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Clinical Decision Support in Medical Imaging
Integrating CDS into the fiber of workflow.
By StephenHerman, MD Posted on: August 8, 2011 View Comments (0) Print Article Email Article Share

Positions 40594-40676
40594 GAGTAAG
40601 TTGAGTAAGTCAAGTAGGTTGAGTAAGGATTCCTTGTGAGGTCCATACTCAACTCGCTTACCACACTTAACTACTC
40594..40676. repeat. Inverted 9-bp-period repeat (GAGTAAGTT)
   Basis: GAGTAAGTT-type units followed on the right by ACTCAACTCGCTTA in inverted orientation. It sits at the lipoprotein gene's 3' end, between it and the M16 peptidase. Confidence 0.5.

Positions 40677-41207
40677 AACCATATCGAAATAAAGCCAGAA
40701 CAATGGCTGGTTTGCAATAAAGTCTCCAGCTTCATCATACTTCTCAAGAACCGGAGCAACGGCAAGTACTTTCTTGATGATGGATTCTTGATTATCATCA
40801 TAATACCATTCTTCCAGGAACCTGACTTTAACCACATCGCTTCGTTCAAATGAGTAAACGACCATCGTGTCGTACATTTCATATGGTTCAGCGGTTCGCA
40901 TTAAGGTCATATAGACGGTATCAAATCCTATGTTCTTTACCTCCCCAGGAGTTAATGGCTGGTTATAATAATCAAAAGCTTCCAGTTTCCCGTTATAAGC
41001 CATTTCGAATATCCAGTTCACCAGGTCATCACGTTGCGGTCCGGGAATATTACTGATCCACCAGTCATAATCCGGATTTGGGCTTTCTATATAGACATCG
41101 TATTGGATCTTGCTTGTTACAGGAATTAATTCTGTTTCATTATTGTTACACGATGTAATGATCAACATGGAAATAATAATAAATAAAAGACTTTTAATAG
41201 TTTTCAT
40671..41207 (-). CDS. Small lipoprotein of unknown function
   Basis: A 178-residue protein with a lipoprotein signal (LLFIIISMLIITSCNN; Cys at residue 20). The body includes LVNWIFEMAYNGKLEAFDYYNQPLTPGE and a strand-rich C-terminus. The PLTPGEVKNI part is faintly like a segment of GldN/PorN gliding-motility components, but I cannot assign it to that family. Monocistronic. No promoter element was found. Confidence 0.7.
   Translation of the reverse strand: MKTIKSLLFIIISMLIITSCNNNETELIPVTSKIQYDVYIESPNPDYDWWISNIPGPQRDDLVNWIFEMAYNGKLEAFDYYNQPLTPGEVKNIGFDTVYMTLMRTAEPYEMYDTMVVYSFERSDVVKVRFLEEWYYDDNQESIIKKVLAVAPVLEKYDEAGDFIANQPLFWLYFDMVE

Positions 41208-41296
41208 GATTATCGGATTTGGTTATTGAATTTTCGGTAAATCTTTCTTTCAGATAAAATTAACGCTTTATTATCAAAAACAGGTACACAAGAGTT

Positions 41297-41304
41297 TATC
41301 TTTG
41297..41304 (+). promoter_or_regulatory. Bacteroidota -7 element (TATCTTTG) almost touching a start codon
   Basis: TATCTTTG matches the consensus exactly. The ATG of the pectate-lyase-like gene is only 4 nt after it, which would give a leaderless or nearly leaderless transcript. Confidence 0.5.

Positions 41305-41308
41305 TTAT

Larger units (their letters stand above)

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Clinical decision support (CDS) solutions are used widely across healthcare environments and bring value from both clinical and business perspectives. A study published in the April 2011 issue of Pediatrics supports the use of electronic decision support to reduce ordering of unnecessary treatments. Alerts were built into a hospital's electronic health record (EHR) to notify physicians ordering red blood cell transfusions when patients did not meet recently updatedguidelines for this procedure. According to researchers, these alerts prevented 460 unnecessary transfusions, saving approximately $165,000 over 12 months. "We demonstrated that having clinical decision support baked into the fiber of ordering practices can have a significant, durable impact on the delivery of clinical care," said study author David Cornfield, MD, medical director of critical care atLucile Packard Children's Hospital at Stanford in Palo Alto, Calif. Providing valuable info at point of care This example is one of many across various specialties that show the effectiveness of electronic CDS at the point of ordering. Research has long supported pharmacy's use of decision support to provide alerts for adverse drug interactions. In radiology, CDS use is less common and research islimited, yet there is some movement. "Decision support systems for advanced imaging are being implemented with increased frequency and are mandated under some new governmental health care initiatives," according to a January 2011 study published in the Journal of the American College of Radiology. In this study, researchers at Virginia Mason Medical Center evaluated evidence-based CDS built intoordering systems for selected high-volume imaging procedures. Results showed that the use of CDS was associated with substantial decreases in the overall imaging volumes (all diagnoses) for lumbar MRI, head MRI, and sinus CT. A report from America's Health Insurance Plans states that the cost of diagnostic imaging is growing by 18 percent to 20 percent annually. Much of this increase can be tracedto more widespread availability of high-tech diagnostic imaging equipment and confusion around many procedures including CT, MRI, and PET. In February 2011, the Centers for Medicare and Medicaid Services announced $10 million in awards to study the effectiveness of CDS solutions for imaging. The agency seeks clarity around the value of decision support at the point of care to address concernsabout inefficiency, overutilization, and excess radiation exposure. Overcoming flaws of radiology benefit management and research is limited, yet there is some Some studies compare the effectiveness of the radiology benefit movement, writes author Stephen management model (RBM) to the CDS model. As managed care Herman, MD. evolved, so too did the RBM model. RBMs exist for various reasons, withfinances being a major driver. Serving as a "middle-man," of sorts, an RBM company evaluates the appropriateness of an order and "kicks the order back" to the physician with a recommendation for a less costly imaging study if clinically indicated. This timeIn radiology, CDS use is less common
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